In late October, on-chain investigator and crypto Twitter community member @ZachXBT notified his followers that a phishing scammer known as Monkey Drainer had stolen the equivalent of 700 ETH worth around $1 million at the time and several NFTs in 24 hours.
One victim of Monkey Drainer lost $370k in digital assets. A second victim lost several NFTs, including 1 BAYC, 1 CloneX, 36k USDC, and 12 other NFTs worth $150k. A third victim almost lost $6.2 million worth of crypto in their wallet, but only $220k was stolen as they managed to reject any additional malicious transactions
Monkey Drainer Uses Malicious Phishing Websites Promoted on Twitter to Drain Wallets
@ZachXBT added that the phishing scammer had exceeded 7,300 transactions from their drainer wallet after only being active for a few months. He explained that Monkey Drainer had managed to amass such a large amount in stolen ETH and NFTs by tricking victims into signing transactions on malicious phishing sites promoted on Twitter, such as the ones below.
Two examples of malicious sites promoted on Twitter. Source, @ZachXBT
Monkey Drainer is Part of a Scammer Chat Group
Furthermore, @ZachXBT pointed out that Monkey Drainer was part of a scammer chat group on what looked like Telegram messenger. He provided the following screenshot of a conversation within the chat after Monkey Drainer stole several NFTs and attempted to sell them on OpenSea.
Monkey Drainer posting his gains in a scammer chat group. Source, @ZachXBT
Monkey Drainer Remains Active
Four Ethereum addresses linked to Monkey Drainer have since been flagged. Most of Monkey Drainer’s heists have been linked to the following two Ethereum addresses by @ZachXBT.
A quick check on Etherscan reveals that the second address currently holds 522 ETH worth an estimated $828k. Furthermore, the Monkey Drainer wallet remains active, with incoming transactions suggesting that more crypto and NFT holders continue to fall victim to their ways.
Recent transactions suggest Monkey Drainer remains active. Source, Etherscan
The team at Wallet Guard has also spotted other recently created fake minting sites that use Monkey Drainer on the backend. The Wallet Guard team recommended that crypto and NFT owners ‘be very careful with new projects right now.’
Google Searches Display Crypto Phishing Sites - CZ
Fake phishing websites are not limited to Twitter, as they have found their way to the top of Google search results related to cryptocurrencies and NFTs.
In an October 27th Tweet, Binance founder and CEO warned his followers that Google searches of Coinmarketcap are now yielding phishing sites at the top of the results. He said:
Google displays phishing sites when users search CMC. This affects users adding smart contract addresses to MetaMask using these phishing sites. We are trying to contact Google for this, and in the meantime alerting users about this through social channels.
Phishing Scams Continue to Evolve
News of the Monkey Drainer phishing incidences and Google still displaying phishing sites at the top of search results comes less than a week after users of the 3Commas trading bot were, themselves, victims of phishing through fake websites.
In the latter case, the fake websites posed as the 3Commas platform and managed to capture API trading keys that were then used to incur heavy trading losses on their owners on the FTX crypto exchange.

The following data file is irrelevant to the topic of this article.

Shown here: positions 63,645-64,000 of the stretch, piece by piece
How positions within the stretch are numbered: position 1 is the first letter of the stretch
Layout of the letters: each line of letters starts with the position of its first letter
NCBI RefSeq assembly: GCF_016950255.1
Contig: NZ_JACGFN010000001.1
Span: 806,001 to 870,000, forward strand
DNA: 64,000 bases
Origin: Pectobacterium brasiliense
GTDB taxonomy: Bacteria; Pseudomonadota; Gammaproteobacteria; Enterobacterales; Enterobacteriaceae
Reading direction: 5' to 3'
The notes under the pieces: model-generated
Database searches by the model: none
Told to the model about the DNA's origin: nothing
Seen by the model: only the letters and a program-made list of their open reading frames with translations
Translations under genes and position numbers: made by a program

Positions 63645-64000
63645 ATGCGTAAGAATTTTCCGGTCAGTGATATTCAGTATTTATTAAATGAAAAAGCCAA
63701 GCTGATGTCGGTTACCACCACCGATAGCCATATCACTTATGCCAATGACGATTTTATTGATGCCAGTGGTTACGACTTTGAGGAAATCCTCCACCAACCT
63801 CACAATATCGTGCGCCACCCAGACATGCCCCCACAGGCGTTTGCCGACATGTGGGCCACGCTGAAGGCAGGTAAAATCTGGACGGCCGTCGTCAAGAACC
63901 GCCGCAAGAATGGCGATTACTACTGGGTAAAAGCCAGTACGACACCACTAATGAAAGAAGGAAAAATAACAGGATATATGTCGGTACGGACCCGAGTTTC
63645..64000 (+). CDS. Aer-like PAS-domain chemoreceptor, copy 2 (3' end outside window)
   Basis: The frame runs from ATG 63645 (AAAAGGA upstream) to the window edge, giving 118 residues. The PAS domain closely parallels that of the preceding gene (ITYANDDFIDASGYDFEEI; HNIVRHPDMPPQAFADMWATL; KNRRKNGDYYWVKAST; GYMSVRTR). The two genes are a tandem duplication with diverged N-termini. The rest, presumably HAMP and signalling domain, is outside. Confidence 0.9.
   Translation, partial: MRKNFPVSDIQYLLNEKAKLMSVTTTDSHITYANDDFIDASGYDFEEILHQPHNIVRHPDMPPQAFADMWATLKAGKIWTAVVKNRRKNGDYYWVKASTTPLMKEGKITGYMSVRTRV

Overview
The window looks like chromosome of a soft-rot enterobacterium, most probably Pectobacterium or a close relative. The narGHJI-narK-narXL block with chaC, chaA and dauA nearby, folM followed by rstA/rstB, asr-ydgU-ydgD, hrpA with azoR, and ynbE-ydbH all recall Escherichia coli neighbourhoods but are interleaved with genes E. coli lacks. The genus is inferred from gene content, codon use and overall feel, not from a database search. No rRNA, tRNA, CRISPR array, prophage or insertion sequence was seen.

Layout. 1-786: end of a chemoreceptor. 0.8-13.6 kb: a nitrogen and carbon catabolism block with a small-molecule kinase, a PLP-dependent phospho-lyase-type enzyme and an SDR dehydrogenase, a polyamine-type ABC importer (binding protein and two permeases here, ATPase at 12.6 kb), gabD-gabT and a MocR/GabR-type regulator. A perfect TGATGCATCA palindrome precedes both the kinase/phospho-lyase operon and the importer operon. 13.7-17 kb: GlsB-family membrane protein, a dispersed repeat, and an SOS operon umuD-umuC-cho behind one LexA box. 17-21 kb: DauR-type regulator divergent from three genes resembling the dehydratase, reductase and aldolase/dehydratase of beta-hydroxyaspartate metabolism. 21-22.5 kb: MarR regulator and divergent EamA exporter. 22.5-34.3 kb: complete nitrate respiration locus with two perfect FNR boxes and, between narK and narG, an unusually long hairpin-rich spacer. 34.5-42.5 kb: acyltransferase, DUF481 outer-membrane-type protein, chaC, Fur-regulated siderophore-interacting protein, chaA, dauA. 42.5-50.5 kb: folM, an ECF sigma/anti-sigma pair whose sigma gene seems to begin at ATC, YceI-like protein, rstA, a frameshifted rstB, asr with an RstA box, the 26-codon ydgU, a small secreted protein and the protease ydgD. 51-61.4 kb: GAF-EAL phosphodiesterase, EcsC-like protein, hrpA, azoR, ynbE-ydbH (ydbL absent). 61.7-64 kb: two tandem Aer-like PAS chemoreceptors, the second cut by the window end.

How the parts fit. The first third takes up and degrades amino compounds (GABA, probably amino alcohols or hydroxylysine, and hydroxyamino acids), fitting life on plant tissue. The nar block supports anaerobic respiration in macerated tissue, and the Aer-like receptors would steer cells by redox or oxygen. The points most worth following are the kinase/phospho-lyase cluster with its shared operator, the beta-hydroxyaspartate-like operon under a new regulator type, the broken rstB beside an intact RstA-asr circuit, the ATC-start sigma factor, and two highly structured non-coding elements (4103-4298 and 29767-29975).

Phishing remains the preferred method of exploiting crypto and NFT investors. According to a report by blockchain security firm Certik, an estimated $2 billion worth of digital assets was stolen in Q1 and Q2 of 2022. Phishing attacks have also increased by 170% between the two quarters, with social media platforms identified as the major pain point for Web3 projects. Additionally, the report forecasted that 2022 would see a 223% increase in the funds lost to such attacks compared to 2021.
How to Stay Vigilant and Protect Yourself from Phishing Scams
The phishing scams mentioned above have one thing in common: they still use social engineering to access sensitive personal information that can be used to steal digital assets.
Scammers have evolved and are improving their con game, and it is up to crypto and NFT owners to stay one step ahead through the following measures.
- Never trust an airdrop or NFT mint sent via DM on Twitter, Discord, Telegram, or any other social media platform
- Being on the lookout for modified handles/usernames that look like legitimate projects or individuals on Twitter, Telegram, and Discord promoting fake airdrops and NFT mints
- Spreading out your digital assets across several wallets, with some of your holdings in cold storage. This reduces the chances of losing everything in one go in the event of a hack
- Constantly update your crypto wallet to guarantee it is up to date on security.
- Never trust the sites at the top of Google search results
- Double-check website addresses and email addresses to determine if they are from legitimate sources
- Opting for a different search engine other than Google, which focuses on privacy, such as DuckDuckGo.com, SwissCows.com, and Gibiru.com, to name a few
- Being up to date with new ways phishing attacks are being carried out
- Using a VPN regularly
- Using the OMNIA Protocol to generate secure endpoints when accessing the blockchain. Click here for a tutorial for generating a secure RPC endpoint using OMNIA and here for additional configurations.
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